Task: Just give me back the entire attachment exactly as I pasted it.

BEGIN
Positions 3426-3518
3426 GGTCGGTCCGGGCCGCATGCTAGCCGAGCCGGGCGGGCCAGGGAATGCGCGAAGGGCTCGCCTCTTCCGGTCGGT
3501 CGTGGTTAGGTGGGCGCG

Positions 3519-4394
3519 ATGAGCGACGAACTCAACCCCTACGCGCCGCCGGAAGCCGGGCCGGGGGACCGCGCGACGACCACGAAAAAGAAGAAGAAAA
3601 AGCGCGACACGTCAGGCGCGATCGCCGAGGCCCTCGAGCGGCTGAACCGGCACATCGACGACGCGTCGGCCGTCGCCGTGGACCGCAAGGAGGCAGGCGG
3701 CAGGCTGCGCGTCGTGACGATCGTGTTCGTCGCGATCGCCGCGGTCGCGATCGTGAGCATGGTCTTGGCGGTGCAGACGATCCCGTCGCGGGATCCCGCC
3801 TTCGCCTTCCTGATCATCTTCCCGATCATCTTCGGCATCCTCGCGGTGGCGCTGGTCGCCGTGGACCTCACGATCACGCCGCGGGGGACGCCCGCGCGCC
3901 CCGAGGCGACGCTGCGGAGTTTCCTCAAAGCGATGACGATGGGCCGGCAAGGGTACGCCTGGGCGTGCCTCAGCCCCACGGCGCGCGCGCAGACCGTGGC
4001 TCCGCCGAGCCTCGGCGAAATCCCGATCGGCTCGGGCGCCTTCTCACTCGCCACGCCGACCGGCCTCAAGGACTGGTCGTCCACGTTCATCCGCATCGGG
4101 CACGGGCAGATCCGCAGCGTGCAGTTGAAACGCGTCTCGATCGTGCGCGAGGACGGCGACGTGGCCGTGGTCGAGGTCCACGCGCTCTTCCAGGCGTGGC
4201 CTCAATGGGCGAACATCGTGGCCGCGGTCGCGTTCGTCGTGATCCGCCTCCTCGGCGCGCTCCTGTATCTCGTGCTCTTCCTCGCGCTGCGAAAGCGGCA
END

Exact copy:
Positions 3426-3518
3426 GGTCGGTCCGGGCCGCATGCTAGCCGAGCCGGGCGGGCCAGGGAATGCGCGAAGGGCTCGCCTCTTCCGGTCGGT
3501 CGTGGTTAGGTGGGCGCG

Positions 3519-4394
3519 ATGAGCGACGAACTCAACCCCTACGCGCCGCCGGAAGCCGGGCCGGGGGACCGCGCGACGACCACGAAAAAGAAGAAGAAAA
3601 AGCGCGACACGTCAGGCGCGATCGCCGAGGCCCTCGAGCGGCTGAACCGGCACATCGACGACGCGTCGGCCGTCGCCGTGGACCGCAAGGAGGCAGGCGG
3701 CAGGCTGCGCGTCGTGACGATCGTGTTCGTCGCGATCGCCGCGGTCGCGATCGTGAGCATGGTCTTGGCGGTGCAGACGATCCCGTCGCGGGATCCCGCC
3801 TTCGCCTTCCTGATCATCTTCCCGATCATCTTCGGCATCCTCGCGGTGGCGCTGGTCGCCGTGGACCTCACGATCACGCCGCGGGGGACGCCCGCGCGCC
3901 CCGAGGCGACGCTGCGGAGTTTCCTCAAAGCGATGACGATGGGCCGGCAAGGGTACGCCTGGGCGTGCCTCAGCCCCACGGCGCGCGCGCAGACCGTGGC
4001 TCCGCCGAGCCTCGGCGAAATCCCGATCGGCTCGGGCGCCTTCTCACTCGCCACGCCGACCGGCCTCAAGGACTGGTCGTCCACGTTCATCCGCATCGGG
4101 CACGGGCAGATCCGCAGCGTGCAGTTGAAACGCGTCTCGATCGTGCGCGAGGACGGCGACGTGGCCGTGGTCGAGGTCCACGCGCTCTTCCAGGCGTGGC
4201 CTCAATGGGCGAACATCGTGGCCGCGGTCGCGTTCGTCGTGATCCGCCTCCTCGGCGCGCTCCTGTATCTCGTGCTCTTCCTCGCGCTGCGAAAGCGGCA